Pedro Alvarez Cabral

Portuguese Navigator
   

Born: 1467

Died: 1520


In 1500, King Manuel of Portugal appointed Cabral, son of a nobleman, to head a trade expedition to India. He was to proceed along Vasco de Gama’s route along the Cape of Good Hope with 13 ships and a crew of over 1,000 men.

Cabral headed westward, wanting to stay in calm waters, but was blown further west until he came upon a land he named the “Island of the True Cross.” It later became know as Brazil due to the region’s valuable red dye-wood called pau-brasil, one of the area’s main exports. Realizing it was far enough east to fall within Portugal’s sphere of influence granted by the Treaty of Tordesillas, he claimed possession of the territory and sent a ship home to report news of the great discovery.

After just 10 days in Brazil, Cabral set out eastward for India, but the voyage was rough. Cabral lost four ships off the Cape of Good Hope, including one captained by Bartolomeu Dias, the Portuguese explorer who first rounded the Cape of Good Hope in 1488. The remaining ships made it through the treacherous waters to Calcutta, India only to find opposition from Muslim traders. Moving further south to attempt trade in other markets for precious spices, Cabral was finally successful. On the return trip, however, two more ships were lost before the survivors of the expedition returned to their homeland of Portugal in 1501.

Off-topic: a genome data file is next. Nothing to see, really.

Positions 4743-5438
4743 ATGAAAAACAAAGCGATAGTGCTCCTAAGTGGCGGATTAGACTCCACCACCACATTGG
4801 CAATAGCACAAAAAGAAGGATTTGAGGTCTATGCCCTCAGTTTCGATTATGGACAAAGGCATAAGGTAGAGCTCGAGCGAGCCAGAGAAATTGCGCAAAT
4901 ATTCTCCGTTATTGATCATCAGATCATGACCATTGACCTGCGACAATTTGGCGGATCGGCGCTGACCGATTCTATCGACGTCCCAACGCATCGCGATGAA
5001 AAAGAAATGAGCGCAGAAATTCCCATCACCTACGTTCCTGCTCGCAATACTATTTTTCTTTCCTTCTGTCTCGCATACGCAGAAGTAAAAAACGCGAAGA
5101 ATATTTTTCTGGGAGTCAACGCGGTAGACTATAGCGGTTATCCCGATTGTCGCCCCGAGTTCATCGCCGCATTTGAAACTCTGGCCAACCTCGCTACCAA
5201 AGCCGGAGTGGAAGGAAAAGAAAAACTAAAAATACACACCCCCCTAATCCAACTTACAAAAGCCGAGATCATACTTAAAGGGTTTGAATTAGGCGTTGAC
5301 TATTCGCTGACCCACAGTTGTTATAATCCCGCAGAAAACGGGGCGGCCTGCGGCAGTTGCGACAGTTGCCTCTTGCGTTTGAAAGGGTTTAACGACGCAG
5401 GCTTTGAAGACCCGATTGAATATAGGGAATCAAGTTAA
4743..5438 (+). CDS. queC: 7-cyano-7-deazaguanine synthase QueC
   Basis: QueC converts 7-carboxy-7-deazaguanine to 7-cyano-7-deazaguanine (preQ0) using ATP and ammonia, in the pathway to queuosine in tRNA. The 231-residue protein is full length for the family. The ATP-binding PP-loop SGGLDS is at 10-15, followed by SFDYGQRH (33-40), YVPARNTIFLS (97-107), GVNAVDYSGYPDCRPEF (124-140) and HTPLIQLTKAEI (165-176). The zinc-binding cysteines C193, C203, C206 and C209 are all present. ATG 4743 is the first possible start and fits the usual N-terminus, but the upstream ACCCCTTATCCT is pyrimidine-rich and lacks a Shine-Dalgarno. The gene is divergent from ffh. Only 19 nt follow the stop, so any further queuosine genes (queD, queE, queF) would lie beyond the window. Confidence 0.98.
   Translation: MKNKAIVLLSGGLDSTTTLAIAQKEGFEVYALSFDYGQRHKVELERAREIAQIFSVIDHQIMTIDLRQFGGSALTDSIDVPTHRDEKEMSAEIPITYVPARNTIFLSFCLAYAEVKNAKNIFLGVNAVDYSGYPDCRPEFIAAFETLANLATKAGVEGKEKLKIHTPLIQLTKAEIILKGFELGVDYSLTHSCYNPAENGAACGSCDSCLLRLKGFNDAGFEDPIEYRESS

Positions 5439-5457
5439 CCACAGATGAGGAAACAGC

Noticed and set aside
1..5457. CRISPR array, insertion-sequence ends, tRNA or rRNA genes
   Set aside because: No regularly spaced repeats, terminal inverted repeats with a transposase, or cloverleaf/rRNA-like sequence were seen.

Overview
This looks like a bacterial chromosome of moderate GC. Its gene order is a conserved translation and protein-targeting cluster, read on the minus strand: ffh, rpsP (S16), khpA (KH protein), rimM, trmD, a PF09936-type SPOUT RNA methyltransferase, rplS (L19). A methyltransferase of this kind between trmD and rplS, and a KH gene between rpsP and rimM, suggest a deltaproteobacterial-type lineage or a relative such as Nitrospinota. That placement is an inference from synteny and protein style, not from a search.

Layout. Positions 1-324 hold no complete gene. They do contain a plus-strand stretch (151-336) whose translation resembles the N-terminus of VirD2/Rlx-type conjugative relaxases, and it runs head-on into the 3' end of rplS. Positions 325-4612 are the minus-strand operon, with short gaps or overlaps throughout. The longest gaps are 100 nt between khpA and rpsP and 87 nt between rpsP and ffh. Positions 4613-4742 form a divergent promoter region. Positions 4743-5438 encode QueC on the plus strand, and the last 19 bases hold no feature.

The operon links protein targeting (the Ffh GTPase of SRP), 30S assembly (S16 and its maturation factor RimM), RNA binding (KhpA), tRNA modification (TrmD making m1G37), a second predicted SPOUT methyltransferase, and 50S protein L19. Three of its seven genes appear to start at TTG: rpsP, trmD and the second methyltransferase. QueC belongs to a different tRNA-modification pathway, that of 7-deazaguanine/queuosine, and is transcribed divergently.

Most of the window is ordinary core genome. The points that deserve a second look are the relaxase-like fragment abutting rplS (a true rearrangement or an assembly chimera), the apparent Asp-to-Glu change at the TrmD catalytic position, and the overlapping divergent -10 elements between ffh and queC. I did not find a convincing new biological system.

Though Cabral’s expedition was deemed a success, further expeditions were delegated to de Gama, while Cabral retired to his estate and live the remainder of his life in relative obscurity


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